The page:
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Select few elephant seal mothers produce majority of the population

According to a new study from researchers at the University of California, Santa Cruz, most of the elephant seal pups born in a California colony spanning five decades were produced by a small number of elephant seal “supermoms.”

Researchers saw during their long-term study, which documented the lifetime reproductive success of 7,735 female northern elephant seals located at the Año Nuevo rookery, that only 6% of the females gave birth to the majority of seal pups — a whopping 55% of the total seal pup production.

“It’s surprising because there are so many more young females than older females, and you expect them to contribute more to the population,” said lead author Burney Le Boeuf, professor emeritus of ecology and evolutionary biology at UC Santa Cruz. “But it doesn’t work out that way, because most of them don’t live very long.”

Sadly, the researchers saw that three-quarters of weaned female pups die before reaching maturity and therefore never get the chance to breed. And those who do reach maturity usually only breed one to three times before they die. According to Le Boeuf, breeding takes a toll on the young females, who must put a lot of energy into raising their pups while still growing, themselves.

“The supermoms are able to pull it off,” he said. “There aren’t many of them, but they have a tremendous influence on the next generation.”

During this study, the longest-lived female lived to age 23 and birthed 17 pups. Another elephant seal supermom produced pups in 16 consecutive years.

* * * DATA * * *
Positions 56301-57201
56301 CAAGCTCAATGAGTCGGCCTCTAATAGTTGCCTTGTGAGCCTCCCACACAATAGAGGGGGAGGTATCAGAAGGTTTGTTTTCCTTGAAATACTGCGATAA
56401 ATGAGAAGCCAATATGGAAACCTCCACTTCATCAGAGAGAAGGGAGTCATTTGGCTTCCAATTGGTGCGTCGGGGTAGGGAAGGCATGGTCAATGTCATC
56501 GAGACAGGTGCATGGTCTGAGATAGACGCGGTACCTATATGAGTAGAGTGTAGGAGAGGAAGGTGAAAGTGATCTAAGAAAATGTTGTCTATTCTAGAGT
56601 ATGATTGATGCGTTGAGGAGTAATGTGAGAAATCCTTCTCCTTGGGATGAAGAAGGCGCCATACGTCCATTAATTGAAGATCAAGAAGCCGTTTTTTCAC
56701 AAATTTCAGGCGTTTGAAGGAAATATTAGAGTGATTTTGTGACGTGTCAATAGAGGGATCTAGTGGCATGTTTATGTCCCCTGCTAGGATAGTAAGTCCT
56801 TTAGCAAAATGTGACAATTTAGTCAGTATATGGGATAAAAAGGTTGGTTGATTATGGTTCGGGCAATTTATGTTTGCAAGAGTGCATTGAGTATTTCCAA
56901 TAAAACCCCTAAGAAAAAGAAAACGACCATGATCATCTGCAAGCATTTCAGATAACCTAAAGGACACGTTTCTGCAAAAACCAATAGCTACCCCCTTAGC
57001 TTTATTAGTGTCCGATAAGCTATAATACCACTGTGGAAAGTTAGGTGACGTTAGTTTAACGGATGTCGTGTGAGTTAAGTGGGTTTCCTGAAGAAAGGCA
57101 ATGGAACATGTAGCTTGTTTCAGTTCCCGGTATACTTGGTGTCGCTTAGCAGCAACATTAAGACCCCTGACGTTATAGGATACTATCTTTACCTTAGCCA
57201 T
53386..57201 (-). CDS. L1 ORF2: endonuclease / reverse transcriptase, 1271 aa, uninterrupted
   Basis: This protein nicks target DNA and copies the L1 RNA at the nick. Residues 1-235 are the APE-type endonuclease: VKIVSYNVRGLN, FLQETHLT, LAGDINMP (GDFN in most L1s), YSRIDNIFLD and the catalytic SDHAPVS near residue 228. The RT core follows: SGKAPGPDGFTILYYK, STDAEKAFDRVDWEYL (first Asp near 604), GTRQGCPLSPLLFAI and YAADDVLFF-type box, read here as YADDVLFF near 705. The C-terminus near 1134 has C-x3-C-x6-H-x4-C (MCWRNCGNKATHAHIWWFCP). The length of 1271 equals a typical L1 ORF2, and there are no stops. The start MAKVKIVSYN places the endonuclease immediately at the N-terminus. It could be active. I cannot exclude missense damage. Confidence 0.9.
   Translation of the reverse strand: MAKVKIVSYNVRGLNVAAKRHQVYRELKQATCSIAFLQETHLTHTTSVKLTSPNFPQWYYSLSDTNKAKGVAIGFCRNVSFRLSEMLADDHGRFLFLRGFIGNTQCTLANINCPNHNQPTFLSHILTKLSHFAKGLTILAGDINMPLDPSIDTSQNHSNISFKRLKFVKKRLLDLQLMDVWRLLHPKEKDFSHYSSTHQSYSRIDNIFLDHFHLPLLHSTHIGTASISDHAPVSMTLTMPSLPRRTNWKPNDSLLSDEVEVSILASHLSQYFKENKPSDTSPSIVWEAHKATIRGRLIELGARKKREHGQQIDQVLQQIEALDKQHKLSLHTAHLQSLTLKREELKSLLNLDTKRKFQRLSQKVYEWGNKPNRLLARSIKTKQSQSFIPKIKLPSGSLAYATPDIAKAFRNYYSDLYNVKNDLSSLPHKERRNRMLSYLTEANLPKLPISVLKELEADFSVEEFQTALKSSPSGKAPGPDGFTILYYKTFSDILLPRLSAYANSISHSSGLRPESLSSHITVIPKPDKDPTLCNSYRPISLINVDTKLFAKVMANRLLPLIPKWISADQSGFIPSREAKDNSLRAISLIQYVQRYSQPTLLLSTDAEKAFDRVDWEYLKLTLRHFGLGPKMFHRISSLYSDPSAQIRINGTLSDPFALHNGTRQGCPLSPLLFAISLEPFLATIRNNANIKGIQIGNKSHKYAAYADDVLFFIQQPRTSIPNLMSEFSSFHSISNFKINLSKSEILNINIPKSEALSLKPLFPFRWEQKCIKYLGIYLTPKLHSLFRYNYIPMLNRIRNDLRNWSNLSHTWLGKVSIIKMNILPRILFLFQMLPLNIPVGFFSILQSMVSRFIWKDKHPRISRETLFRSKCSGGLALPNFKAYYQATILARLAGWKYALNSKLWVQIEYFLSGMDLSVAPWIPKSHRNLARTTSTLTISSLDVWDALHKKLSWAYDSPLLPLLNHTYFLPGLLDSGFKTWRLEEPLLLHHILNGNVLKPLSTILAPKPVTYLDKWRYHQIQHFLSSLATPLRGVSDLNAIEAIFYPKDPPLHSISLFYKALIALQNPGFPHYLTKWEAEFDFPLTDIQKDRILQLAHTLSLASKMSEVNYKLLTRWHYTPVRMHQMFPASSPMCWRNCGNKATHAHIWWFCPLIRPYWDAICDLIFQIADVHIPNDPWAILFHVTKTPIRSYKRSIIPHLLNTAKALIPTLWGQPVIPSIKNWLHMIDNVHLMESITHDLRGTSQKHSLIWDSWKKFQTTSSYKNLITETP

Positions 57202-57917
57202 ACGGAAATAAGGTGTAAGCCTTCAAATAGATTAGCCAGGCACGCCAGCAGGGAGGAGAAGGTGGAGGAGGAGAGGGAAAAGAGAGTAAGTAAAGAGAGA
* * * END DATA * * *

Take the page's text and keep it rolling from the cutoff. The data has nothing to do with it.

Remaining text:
“It’s unusual to be able to follow a wild animal throughout its life and determine how successful it is at breeding,” Le Boeuf said. “With the elephant seals at Año Nuevo, we’ve been able to follow them for two generations, more than 50 years, in part because of the proximity of this colony just up the coast from the UCSC campus.” 

Female elephant seals give birth to a single pup each winter, and spend four weeks on the beach nursing their pups before weaning them off and leading them out to sea to feed. However, it’s often during this first trip that naive weaned pups struggle to find food or fall victim to sharks or orcas. 

Le Boeuf said that surviving females grow larger the older they get, and larger mothers give birth to larger pups, which are more likely to survive to maturity and breed. Supermoms generally live longer than other females, and therefore breed as often as possible.

This study is published in the Canadian Journal of Zoology.

By Olivia Harvey, Staff Writer

Image Credit: Dan Costa

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